What activities does this period correspond with?
Archaic hunters largely use what sorts of tools and with what purpose?
First permanent settlements are established though still rare.
Basket making is an increasing important activity.
Bisons on the Great Plains are big targets and Folsom Points are used to kill them.
Bow and arrows gradually replace spears, why?
Lack of large draft animals.
Great Basin area is between the Rockies and the Sierra Nevada.
Area depends greatly on infrequent rain
Relied on fishing, some hunting, and lots of plant gathering.
Pacific Coast cultures are abundant.
California is the most inhabited location with 500 tribes, 90 languages.
Permanent tribes are more likely here.
Lots of tribes collect acorns in California region.
Northwest people fish heavily
In both areas lots of conflict occurs, why?
Eastern Woodlands is region in the east along the major river valleys.
Deer was the most important animal source of food.
Lots of gathering occurred in this wooded region.
Small settlements are founded.
How long do people on average live?
First to start agriculture with gourds, pumpkins, sunflowers and corn.
Where did agricultural influences emanate from?
Women led the develop of agriculture, why is this the case?
How important is agriculture to these communities?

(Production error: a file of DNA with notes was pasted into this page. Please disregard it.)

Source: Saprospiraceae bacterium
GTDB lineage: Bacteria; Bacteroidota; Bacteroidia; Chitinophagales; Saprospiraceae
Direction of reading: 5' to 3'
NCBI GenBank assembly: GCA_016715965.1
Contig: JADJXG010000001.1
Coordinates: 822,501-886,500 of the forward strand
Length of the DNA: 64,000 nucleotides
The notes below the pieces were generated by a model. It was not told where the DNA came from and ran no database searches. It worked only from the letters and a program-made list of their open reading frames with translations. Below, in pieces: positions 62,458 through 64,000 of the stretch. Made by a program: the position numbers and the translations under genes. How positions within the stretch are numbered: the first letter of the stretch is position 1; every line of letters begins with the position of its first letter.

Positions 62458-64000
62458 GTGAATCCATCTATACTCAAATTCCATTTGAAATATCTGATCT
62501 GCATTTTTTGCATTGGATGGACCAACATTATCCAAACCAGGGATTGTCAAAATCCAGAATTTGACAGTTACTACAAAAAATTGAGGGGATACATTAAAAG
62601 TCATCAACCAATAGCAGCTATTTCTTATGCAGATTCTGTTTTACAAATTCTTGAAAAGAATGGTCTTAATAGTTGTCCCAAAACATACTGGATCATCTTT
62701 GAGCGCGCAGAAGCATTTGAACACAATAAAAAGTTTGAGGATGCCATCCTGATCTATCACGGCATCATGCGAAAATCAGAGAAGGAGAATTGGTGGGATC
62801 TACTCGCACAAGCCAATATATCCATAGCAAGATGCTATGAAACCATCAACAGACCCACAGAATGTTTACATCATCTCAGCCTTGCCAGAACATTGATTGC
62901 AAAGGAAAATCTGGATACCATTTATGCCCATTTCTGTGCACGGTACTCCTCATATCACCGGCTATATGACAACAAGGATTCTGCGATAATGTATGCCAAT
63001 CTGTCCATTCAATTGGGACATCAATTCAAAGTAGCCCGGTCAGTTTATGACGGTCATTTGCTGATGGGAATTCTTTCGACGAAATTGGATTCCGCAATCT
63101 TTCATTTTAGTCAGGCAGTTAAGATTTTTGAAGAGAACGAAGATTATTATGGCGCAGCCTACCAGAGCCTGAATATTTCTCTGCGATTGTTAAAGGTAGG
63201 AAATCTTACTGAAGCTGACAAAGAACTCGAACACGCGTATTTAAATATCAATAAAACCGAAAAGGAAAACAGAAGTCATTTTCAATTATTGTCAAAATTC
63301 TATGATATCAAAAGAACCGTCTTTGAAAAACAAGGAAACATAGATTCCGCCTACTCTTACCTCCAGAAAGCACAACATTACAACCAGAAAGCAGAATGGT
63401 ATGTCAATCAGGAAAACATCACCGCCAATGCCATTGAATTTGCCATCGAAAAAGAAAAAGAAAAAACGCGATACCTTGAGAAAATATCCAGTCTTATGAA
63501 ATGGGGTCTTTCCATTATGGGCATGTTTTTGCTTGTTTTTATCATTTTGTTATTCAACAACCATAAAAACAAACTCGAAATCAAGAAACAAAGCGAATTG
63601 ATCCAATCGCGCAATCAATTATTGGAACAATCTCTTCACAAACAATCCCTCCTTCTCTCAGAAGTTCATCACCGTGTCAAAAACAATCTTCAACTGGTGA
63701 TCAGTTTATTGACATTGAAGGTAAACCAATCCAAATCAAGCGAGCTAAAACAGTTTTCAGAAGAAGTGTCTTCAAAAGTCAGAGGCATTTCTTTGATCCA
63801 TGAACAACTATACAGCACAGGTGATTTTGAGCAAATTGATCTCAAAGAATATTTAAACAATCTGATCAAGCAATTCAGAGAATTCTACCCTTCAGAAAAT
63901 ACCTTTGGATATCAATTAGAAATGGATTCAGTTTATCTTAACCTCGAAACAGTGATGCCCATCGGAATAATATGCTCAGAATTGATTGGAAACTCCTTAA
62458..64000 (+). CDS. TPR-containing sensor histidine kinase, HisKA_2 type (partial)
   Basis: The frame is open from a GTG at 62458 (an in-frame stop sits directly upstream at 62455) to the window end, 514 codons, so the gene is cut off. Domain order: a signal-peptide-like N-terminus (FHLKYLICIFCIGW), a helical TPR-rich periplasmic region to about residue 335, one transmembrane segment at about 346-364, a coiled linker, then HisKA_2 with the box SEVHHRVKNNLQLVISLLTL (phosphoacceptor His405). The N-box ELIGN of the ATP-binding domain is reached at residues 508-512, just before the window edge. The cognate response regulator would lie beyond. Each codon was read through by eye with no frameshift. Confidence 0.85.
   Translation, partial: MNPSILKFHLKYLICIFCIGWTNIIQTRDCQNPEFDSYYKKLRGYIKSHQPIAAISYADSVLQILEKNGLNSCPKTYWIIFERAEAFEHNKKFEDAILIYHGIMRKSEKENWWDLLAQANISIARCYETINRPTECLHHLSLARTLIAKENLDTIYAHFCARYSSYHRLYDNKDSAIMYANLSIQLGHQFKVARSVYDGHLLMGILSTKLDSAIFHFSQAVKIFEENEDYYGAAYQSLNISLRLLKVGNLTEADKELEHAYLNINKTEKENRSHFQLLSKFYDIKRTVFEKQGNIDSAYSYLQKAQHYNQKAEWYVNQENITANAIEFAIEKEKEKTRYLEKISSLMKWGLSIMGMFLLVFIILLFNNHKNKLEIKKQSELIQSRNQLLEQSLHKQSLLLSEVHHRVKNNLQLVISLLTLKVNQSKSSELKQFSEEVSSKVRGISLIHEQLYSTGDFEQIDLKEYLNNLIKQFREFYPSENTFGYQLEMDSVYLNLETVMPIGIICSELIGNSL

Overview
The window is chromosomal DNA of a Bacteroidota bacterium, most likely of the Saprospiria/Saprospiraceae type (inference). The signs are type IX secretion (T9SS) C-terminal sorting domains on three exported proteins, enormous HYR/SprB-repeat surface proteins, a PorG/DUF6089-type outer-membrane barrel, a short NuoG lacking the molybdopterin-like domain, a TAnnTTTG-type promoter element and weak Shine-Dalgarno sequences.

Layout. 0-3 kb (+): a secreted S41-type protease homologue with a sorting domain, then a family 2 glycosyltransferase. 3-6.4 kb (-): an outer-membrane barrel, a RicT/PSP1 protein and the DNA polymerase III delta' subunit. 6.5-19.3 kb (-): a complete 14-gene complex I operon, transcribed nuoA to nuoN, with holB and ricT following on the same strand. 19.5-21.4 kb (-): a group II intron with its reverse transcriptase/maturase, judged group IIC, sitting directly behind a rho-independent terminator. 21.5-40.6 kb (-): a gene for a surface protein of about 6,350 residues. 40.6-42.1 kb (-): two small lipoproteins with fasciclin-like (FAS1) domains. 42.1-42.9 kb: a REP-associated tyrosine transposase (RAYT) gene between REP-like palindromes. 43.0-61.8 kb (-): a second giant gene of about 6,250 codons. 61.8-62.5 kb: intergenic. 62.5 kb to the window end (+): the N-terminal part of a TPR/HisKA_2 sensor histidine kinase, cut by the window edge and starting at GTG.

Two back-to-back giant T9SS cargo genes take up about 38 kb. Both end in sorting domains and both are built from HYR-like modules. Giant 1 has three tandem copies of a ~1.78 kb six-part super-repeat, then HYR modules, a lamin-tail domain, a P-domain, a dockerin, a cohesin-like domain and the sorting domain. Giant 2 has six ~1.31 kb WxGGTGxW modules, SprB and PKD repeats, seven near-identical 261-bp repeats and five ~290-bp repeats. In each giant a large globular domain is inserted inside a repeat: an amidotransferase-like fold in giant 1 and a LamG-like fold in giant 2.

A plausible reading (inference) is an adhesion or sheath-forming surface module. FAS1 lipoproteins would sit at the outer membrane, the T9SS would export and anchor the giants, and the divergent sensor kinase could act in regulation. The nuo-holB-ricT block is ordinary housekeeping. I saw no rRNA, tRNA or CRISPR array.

Pottery develops coming from Mexico.
Why is Pottery important for some Native Americans but not others?
Around 4000 BP agriculture and permanent settlements really take hold.
Around 2500 BP burial mounds first occur, what does there appearance suggest to us?
These changes are ultimately still underway in 1492.
Southwestern cultures create settlements called pueblos.
Why do they begin to adopt agriculture here?
Gradual institution of significant irrigation works.
Of these various groups the Anasazi built famous cliff pueblos at places like Chaco Canyon, NM.
They develop buildings that have lunar/solar connections as well.
Between 1100-1200 CE their communities are abandoned due to changing climatic conditions.
Woodland peoples develop burial mounds and chiefdoms.
Burial mounds signify greater political/social complexity.
Adena people in Ohio build hundreds of mounds.
Hopewell people build larger ones that showcase greater and more varied cultural goods.
Mississippian cultures create Cahokia. Why is Cahokia important?
Also constructed woodhenges similar to those at Stonehenge.
Influence from Mexico is very apparent.
What were the circumstances of many of these chiefdoms by the time of the arrival of Europeans?
Total population in 1492 is debated but 4 million is the most likely number.
Roughly the same population as England.
England is however much more densely populated with 8,000 per 100 square miles as opposed to 60 per 100 square miles in North America.